Building New Zealand's data science and AI capabilities
It's a transformative time for data science and eResearch in New Zealand right now. Projects across many domains are becoming more data-intensive, and we're seeing contemporary Machine Learning and Deep Learning techniques being widely adopted.
With buzz building through initiatives like the National AI Strategy spearhead by the AI Forum and the Ministry of Business Innovation and Employment (MBIE), and new investments into groups such as PlantTech and the Waikato AI Institute, NeSI is excited to work collaboratively with these and other partners to make national data science infrastructure investments that enable researchers to stay at the top of their fields.
To start, last year we launched Jupyter Notebooks, delivering a step change in how easy it is for NeSI users to work on our HPC platform. These notebooks are particularly well suited to artificial intelligence and machine learning workloads.
Now, we’re rolling out new infrastructure to underpin data science, specifically Graphics Processing Units (GPUs). Earlier this year we installed eight NVIDIA A100 GPU cards into the Mahuika HPC system, located in the NIWA HPC facility at Greta Point Wellington.
We've spent the last couple of months working directly with research groups as part of a technology validation phase to ensure the capability is fit-for-purpose and tuned to communities' specific software and tool requirements. We’ll be moving to roll out access to wider data science users over the coming months.
We'll be sharing more of our learnings from this testing phase in the coming weeks. One key early learning was the value of Systems Engineers and Research Software Engineers working together to support researchers, given how operationally demanding the technology is to optimise and tune across hardware and software. This was particularly true as in many cases only the more recent versions of data science software were a prerequisite to take advantage of the new tensor core technology in the A100’s.
NeSI has also been doing deep dives, working with early adopter communities such as PlantTech, to tailor environments and workflows, and to assess the possible scales of public and private research sector demand to inform future investments.
Meanwhile, and stepping back a little from our own work, it was exciting to see the recent investment into an NVIDIA DGX A100 by the University of Waikato. This piece of technology aligns with NeSI’s recent investments into A100s both in terms of the hardware, but also in terms of the software which can sit on top of the hardware (e.g. Slurm, Open OnDemand, Kubernetes), ensuring that New Zealand researchers have access to a set of common platform technologies they can leverage for their Machine Learning and Artificial Intelligence applications, across a range of institutional and national infrastructures.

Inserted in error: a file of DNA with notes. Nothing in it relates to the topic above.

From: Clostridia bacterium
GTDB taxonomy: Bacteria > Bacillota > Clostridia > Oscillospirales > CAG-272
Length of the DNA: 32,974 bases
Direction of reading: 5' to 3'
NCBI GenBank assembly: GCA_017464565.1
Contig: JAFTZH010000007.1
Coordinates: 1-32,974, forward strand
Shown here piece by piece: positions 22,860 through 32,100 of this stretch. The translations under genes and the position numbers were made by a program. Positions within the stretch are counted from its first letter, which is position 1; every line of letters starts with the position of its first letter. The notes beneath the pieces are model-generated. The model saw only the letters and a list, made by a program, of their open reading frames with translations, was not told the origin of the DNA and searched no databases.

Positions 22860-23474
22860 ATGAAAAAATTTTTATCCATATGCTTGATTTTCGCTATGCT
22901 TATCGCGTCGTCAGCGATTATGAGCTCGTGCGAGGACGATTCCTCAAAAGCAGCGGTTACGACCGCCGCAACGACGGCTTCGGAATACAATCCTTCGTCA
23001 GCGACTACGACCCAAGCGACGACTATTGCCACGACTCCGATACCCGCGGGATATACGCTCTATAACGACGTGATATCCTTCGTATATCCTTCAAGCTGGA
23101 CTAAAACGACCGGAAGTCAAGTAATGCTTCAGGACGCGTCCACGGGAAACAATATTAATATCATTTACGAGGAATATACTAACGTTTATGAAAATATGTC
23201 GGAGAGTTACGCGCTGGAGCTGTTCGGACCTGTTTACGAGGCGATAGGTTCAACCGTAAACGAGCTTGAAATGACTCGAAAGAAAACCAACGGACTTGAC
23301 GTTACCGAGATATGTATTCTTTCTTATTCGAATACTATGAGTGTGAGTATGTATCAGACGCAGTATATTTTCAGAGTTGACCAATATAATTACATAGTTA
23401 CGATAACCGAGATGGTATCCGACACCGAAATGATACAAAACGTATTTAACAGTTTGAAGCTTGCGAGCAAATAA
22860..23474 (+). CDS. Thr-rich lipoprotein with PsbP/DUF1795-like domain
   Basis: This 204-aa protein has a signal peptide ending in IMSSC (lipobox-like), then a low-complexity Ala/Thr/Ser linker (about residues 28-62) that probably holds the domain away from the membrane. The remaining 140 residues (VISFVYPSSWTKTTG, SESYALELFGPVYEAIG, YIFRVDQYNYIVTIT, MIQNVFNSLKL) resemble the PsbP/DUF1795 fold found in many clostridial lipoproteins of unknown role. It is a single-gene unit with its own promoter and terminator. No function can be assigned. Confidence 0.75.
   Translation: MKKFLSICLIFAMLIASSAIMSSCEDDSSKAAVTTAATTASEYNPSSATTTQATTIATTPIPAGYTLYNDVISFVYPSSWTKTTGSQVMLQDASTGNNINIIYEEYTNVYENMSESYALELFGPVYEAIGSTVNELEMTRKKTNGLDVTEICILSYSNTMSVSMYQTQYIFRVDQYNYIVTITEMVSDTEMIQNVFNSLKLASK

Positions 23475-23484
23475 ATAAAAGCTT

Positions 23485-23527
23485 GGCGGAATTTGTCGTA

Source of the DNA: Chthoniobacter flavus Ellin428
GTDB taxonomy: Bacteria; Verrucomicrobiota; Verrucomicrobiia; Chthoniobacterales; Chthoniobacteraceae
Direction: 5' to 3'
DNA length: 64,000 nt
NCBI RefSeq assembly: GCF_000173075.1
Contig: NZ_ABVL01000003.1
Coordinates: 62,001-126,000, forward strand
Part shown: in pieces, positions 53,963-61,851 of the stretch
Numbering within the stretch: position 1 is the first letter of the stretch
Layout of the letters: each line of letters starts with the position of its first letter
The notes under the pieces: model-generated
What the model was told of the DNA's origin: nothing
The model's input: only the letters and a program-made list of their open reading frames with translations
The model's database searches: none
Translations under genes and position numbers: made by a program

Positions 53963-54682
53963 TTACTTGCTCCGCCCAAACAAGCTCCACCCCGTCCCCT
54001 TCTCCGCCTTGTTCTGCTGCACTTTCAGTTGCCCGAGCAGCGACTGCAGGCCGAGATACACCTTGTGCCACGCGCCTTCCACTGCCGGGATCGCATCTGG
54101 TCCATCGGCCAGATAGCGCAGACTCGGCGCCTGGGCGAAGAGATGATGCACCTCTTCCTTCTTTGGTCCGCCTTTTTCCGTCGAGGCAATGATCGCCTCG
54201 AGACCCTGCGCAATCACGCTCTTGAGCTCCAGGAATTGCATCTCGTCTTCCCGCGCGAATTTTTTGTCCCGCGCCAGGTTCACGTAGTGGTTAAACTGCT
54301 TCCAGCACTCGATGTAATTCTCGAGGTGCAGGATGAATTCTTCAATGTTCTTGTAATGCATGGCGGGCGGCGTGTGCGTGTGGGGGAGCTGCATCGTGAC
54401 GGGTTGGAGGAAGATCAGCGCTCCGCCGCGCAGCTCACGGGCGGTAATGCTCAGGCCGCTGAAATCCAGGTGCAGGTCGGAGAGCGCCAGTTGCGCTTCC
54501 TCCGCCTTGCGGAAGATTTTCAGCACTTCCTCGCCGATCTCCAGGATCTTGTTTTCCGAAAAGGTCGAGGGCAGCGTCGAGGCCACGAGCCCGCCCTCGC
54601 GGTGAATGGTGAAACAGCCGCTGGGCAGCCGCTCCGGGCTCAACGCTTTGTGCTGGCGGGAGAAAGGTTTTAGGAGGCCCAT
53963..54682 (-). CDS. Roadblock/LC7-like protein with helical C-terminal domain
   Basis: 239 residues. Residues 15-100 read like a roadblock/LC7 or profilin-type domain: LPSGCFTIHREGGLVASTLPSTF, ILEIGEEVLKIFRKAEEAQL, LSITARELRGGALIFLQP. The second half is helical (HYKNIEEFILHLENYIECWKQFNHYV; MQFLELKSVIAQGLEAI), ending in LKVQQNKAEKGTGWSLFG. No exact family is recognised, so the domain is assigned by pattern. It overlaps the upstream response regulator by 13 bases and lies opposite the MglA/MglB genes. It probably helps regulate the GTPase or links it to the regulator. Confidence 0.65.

As is the case with many computing technologies, continued investment is required to build capability and stay abreast of ongoing evolution. With this in mind NeSI is currently finalising its next investment into advanced GPU technologies, which will see us scale-up from our initial 8 x A100 GPU card investment to enable support for a larger set of users, and to support more advanced and demanding performance needs.
In reflecting on our short journey so far, we recognise that AI adoption can take different forms dependent on the community, and so we've responded by:
expanding our team's internal expertise by hiring Dr. Maxime Rio as a Data Science Engineer, to work alongside our Research Software Engineers directly with research groups
launching new infrastructure and tools to support data analytics and machine learning
delivering more Consultancy projects integrating AI and deep learning, supporting research ranging from analysing brain signals to tracking coastal precipitation systems.
enhancing our engagement strategy around Data Science, providing new opportunities for researchers to learn about and acquire data science skills and capabilities.
As more research communities bring HPC and machine learning approaches into their research and workflows, we’re seeing communities scaling their codes, running bigger projects, and onboarding more researchers.
As we progress on this journey with our partners in the research sector, we look forward to delivering tools that respond to researcher's evolving needs, sharing our learnings as we go, and helping more research communities integrate NeSI resources and eResearch approaches into the way they work.
If you’ve an interest in learning more about NeSI current capabilities and plans in this space, we’d love to hear from you.